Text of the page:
Blogs & Comment

Algo trading for the masses

Free iPhone app forecasts stock price movements by analyzing online market news and opinion.

(Photo: Getty Images)

Calling all day traders. Now you can ignore market fundamentals just like the sophisticated algorithmic trading crowd that helps some hedge funds print money, at least when they are not losing it. All you have to do is grab an iPhone or iPad and download a new application called Wall St. Scanner.

The free app provides a forecast of next day price directions for U.S. stock indexes and equities using text analysis and proprietary algorithms to analyze and encapsulate the online sentiment of publicly traded companies from seven million web pages published by over fifteen thousand sources, including news outlets, financial analysts, corporate websites and social networking sites such as Twitter and Facebook.

Sentigo, the privately held Israel software development company behind Wall St. Scanner, calls it “a secret tool” every investor must have. “Our mission is to revolutionize the way the public consumes financial information, making it easily accessible and actionable,” said company founder and CEO Gadi Shvadron when launching the app. “Our learning machine algorithm integrates structured market data with unstructured crowd-sourced opinions to identify the bottom-line intelligence regarding stocks.”

Greg Newman, a wealth management advisor and associate director with ScotiaMcLeod’s Newman Group, is cautiously optimistic about the benefits of this so-called secret trading weapon. “I’ve not yet seen this app,” he says, “but it sounds like it could be a useful tool.  Stocks move according to mass sentiment and any further clues on what the pulse of that sentiment is will be helpful.”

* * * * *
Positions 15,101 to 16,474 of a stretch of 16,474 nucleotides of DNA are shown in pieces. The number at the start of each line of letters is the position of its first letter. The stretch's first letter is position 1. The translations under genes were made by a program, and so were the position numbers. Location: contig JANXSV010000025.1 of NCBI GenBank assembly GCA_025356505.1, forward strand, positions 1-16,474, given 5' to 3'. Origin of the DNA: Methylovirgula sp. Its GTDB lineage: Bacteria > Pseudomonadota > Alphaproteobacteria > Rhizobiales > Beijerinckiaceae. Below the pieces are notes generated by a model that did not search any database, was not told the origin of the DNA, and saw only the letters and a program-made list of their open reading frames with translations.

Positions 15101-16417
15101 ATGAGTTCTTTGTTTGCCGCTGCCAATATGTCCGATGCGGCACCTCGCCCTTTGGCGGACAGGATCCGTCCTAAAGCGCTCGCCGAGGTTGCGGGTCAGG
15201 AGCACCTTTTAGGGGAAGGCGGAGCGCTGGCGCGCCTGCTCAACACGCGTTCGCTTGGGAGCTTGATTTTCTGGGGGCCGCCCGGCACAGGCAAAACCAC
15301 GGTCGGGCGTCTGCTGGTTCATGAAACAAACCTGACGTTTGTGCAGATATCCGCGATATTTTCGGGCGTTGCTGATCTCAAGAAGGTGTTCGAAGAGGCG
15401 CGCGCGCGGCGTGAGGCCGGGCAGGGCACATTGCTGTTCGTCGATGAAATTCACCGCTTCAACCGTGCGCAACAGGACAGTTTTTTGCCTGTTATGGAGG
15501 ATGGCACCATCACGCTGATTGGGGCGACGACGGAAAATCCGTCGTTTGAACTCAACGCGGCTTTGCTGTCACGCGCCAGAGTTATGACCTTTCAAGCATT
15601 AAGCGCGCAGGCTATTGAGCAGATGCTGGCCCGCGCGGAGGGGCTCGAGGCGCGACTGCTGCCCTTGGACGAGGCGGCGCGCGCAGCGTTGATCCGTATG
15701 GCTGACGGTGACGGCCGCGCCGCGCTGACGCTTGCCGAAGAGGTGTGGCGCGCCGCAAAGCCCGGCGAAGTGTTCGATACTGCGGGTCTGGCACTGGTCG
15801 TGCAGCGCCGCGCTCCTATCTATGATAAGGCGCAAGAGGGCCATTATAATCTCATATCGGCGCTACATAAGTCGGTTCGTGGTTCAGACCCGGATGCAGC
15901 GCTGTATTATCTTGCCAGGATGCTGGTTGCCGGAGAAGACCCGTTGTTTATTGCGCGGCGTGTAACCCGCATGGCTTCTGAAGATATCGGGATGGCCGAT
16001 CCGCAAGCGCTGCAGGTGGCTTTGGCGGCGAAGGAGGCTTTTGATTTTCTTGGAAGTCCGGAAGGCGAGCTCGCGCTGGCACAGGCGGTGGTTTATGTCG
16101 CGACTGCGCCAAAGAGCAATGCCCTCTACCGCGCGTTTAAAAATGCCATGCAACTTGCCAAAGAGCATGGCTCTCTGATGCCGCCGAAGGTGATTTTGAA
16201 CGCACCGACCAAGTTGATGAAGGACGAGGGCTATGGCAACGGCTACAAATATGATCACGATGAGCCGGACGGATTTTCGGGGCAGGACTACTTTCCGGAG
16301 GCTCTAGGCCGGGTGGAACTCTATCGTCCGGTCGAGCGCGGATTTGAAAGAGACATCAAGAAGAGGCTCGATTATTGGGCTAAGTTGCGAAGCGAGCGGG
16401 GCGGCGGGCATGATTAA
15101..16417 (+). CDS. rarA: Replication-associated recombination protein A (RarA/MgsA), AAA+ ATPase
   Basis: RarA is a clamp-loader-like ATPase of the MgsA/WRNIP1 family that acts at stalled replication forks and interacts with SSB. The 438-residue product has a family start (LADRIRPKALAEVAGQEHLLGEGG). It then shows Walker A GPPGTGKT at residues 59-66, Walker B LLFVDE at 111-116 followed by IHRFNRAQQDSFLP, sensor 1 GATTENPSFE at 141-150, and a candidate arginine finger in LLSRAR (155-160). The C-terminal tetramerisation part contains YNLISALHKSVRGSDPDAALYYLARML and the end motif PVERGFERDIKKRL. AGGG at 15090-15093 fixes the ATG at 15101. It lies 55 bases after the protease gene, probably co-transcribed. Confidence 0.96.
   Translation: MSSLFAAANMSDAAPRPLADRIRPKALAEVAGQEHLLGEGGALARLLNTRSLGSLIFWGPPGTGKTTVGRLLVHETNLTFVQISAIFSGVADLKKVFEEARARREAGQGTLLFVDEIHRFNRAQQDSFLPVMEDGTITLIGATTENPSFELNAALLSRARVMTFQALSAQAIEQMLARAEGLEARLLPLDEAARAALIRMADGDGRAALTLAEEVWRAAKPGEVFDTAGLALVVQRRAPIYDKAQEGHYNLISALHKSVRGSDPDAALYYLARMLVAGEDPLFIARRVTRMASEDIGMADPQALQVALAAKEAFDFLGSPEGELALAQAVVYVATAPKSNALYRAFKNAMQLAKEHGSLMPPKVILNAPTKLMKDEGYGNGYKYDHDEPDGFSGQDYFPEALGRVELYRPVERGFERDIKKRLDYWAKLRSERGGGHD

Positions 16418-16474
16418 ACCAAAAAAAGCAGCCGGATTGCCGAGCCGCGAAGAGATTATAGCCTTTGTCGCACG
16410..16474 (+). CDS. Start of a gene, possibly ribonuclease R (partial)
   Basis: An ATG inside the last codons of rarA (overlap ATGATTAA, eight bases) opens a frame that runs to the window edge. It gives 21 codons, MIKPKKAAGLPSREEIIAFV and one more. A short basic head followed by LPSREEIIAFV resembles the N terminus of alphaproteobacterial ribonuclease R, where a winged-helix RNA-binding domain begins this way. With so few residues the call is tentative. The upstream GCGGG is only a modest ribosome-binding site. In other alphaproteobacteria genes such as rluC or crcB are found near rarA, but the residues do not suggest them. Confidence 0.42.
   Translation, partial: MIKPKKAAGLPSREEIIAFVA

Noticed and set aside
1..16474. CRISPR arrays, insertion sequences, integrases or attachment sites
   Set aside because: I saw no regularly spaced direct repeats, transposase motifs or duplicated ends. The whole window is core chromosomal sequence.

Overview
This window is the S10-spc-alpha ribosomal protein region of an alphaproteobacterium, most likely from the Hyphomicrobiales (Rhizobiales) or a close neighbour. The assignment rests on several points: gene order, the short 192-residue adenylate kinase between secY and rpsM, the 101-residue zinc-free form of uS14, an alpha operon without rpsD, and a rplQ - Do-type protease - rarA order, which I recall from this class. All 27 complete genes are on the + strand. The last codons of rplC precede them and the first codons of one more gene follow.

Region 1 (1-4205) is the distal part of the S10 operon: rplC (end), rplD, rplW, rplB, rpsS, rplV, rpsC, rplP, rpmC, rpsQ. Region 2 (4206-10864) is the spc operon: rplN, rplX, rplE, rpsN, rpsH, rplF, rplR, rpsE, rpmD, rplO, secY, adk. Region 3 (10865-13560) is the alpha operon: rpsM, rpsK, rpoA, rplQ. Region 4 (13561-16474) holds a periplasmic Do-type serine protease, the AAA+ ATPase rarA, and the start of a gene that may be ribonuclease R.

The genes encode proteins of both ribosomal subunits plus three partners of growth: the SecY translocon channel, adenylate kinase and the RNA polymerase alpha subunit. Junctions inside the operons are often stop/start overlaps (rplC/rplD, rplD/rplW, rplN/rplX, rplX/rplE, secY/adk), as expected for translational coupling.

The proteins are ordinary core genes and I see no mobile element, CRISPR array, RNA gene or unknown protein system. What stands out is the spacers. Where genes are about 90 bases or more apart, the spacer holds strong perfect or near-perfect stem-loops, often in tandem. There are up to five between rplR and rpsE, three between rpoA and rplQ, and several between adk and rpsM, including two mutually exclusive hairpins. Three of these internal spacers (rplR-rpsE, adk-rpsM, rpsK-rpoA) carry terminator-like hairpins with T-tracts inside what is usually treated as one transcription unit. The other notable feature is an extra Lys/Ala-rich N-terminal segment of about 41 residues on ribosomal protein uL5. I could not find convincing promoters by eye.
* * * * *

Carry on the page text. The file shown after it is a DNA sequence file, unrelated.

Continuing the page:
That said, Newman warns trading will always be a risky profession because “markets are often very counter intuitive.”  Simply put, he says gauges of momentum like Wall St. Scanner are helpful, especially when they help confirm other data about a stock.  “But without the proper approach, understanding and respect for markets, I doubt it will make a positive difference for inexperienced day traders over a market cycle.”

The usefulness of Wall St. Scanner, of course, will be easy to judge for anyone who uses it for more than one trading day. According to the software, which lists news and analyst consensus and offers market “buzz” and “mood” meters, two stocks on my watch list—LinkedIn and Canadian autoparts maker Magna International—will fall tomorrow along with the Dow Jones Industrial Average while the S&P 500 rises.

Until then, the software deserves credit for making clear stock price forecasts, despite the fact that they are watered down by legal speak that calls them “decision support” tools, not trading recommendations.